Let’s start a Resolution

Let’s start a Resolution

It’s the time of year when most New Year’s resolutions start to run out of steam.  The rush of new members at the gym is dying down and detoxes have been consigned to history.  Maybe snow has stopped you exercising or a heavy cold left you reaching for comfort food and the TV remote.  Whether you made a resolution or not, now is the time to start or reinvigorate a good habit.

Most New Year Resolutions fail, so don’t worry if you’ve slipped.  January 1 is an arbitrary and ill-advised time to turn over a new leaf.  We are just coming back from a break to find a work backlog, bad weather, dark nights and increased chance of viruses ready to thwart us.  Our bodies crave comfort food and outdoor exercise is a challenge for even die-hard exercisers, let alone newbies.  Gyms are rammed with new members and magazines full of false hope with articles on how to succeed.

Starting on February 1, or indeed any time other than January gives you a better chance of success.  For a start there’s less pressure.  Nights are very slowly getting shorter and by the end of March the clocks will change as well.  If you want to make a resolution, do it now with these simple bits of advice:

Prepare Properly

If you want to change your life you need to spend a little time thinking how this will practically effect you and your family.  Find realistic and practical ways to make sure that your changes will fit into your life with minimal disruption to you and those around you.  Also be aware that these changes need to be placed at or very near the top of your priorities.  I frequently see people’s exercise regimes fail because they will still prioritise all work, family and social commitments above it.  If you’re changing the way you eat, cooking one meal for you and one for the family won’t work.  Find meals that everyone enjoys but are good for everyone too.  My Dad was a marathon runner training over 50 miles per week with a young family.  How did he do this?  He got up early and ran to and from work every day.  At the weekend we would go to a park or visit somewhere up to 20 miles away.  He would then run home whilst my Mum drove us home.  This may be extreme, but finding ways to incorporate your new plan into other commitments makes it achievable.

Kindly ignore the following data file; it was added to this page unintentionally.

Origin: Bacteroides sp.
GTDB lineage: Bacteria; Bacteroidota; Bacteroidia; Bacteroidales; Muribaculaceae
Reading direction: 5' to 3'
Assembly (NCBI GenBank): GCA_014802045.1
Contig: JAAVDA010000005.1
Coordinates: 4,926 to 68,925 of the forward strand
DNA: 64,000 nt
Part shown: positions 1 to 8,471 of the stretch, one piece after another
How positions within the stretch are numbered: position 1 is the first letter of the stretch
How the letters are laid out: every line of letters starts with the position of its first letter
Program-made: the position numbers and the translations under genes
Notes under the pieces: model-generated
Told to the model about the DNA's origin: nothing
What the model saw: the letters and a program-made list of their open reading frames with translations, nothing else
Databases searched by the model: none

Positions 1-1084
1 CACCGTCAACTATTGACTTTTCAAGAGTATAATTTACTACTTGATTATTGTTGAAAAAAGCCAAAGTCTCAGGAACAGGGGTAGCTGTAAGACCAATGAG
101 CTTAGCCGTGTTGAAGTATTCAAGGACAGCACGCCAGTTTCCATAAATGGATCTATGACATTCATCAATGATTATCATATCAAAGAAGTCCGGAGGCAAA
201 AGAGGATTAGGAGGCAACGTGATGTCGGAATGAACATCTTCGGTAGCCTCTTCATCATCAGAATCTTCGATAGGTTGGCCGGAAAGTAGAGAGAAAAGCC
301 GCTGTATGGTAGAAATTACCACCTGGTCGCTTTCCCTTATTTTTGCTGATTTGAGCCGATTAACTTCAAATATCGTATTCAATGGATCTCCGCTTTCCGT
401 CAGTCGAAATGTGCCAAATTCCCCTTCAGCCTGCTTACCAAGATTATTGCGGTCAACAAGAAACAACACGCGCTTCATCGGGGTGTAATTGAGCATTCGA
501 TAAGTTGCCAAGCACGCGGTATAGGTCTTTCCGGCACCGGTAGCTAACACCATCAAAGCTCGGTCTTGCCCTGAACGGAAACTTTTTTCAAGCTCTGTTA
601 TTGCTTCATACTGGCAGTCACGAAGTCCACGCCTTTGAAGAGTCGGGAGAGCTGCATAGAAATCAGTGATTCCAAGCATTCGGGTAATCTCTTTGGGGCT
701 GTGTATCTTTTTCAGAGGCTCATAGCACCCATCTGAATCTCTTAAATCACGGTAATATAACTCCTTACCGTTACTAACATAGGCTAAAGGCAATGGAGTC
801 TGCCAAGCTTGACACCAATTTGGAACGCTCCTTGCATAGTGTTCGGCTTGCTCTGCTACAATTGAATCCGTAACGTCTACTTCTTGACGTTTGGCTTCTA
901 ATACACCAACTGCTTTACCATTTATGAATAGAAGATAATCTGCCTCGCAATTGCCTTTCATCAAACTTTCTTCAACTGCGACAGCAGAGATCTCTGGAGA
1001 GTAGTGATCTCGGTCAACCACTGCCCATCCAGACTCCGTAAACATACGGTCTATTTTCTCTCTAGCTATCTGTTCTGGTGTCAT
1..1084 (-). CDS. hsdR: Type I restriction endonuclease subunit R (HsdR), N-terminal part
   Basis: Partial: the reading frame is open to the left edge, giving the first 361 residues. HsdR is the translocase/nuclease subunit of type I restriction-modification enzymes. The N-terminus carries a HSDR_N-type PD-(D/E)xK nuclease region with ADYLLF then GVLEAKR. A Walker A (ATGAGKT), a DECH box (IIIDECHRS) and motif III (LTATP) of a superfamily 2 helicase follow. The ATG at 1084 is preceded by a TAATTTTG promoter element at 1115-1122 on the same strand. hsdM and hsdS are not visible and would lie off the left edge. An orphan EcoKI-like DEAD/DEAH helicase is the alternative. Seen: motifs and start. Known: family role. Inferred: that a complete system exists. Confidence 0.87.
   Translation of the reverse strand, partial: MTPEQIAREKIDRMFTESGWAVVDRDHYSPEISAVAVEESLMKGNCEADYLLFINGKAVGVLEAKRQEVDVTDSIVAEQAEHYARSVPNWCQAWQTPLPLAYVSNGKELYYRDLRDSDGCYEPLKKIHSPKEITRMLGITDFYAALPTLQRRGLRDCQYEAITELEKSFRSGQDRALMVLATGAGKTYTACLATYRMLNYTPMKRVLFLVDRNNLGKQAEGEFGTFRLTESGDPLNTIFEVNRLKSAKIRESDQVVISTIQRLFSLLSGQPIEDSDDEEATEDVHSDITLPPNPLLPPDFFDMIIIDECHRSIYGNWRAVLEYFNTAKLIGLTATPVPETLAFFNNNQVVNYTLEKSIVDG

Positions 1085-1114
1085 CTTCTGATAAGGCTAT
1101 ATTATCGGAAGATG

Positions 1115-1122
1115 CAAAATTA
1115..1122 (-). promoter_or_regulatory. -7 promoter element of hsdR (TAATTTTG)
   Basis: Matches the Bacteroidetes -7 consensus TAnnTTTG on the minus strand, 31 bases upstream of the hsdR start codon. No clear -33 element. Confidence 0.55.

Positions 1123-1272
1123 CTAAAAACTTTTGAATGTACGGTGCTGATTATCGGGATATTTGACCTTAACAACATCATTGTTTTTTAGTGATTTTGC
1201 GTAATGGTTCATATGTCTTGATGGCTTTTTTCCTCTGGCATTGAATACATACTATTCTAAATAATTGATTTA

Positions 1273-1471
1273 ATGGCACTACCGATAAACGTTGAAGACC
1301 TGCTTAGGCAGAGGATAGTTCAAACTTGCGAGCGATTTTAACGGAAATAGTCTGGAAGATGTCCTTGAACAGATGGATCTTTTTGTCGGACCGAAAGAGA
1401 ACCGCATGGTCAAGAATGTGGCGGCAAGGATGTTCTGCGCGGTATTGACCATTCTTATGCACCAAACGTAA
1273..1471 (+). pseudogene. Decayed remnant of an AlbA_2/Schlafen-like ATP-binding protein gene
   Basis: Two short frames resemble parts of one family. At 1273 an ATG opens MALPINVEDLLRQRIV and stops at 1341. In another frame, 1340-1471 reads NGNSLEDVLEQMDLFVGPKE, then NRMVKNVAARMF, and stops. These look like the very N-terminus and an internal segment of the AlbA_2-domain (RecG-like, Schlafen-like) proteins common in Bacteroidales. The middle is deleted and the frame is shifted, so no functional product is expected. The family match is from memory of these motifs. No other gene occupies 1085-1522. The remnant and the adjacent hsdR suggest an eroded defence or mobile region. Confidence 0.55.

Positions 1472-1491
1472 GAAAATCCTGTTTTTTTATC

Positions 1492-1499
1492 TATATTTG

Keep it Simple

Don’t aim to run 50 miles per week, start with one mile brisk walking twice a week.  Don’t aim to go to the gym every day for an hour, go twice a week for 45 minutes.  Don’t try to eat perfectly every day, cut out three major food vices or alcohol Monday-Friday.  By keeping your changes smaller and manageable they will appear less daunting and you’re more likely to succeed.  You can review them after a month and add extra goals such as an extra gym trip or learning to cook a new healthier meal each week.  To read more about this approach read my previous article on Incremental Gains.

Get Support

Make sure your family, friends and work colleagues are on board.  Being offered chocolates and cakes at work won’t help if you want to lose weight.  If you’re going to be a little late home from work because you’ve stopped at the gym, make sure your family know and encourage you in this.  You might even be able to rope in a friend or family member to train with you or help you cook healthier meals.

 

Start with these three simple bits of advice, some simple goals and go out there and start your resolution.

 

Jamie Johnston is a Personal Trainer in Birmingham

Author: Jamie Johnston

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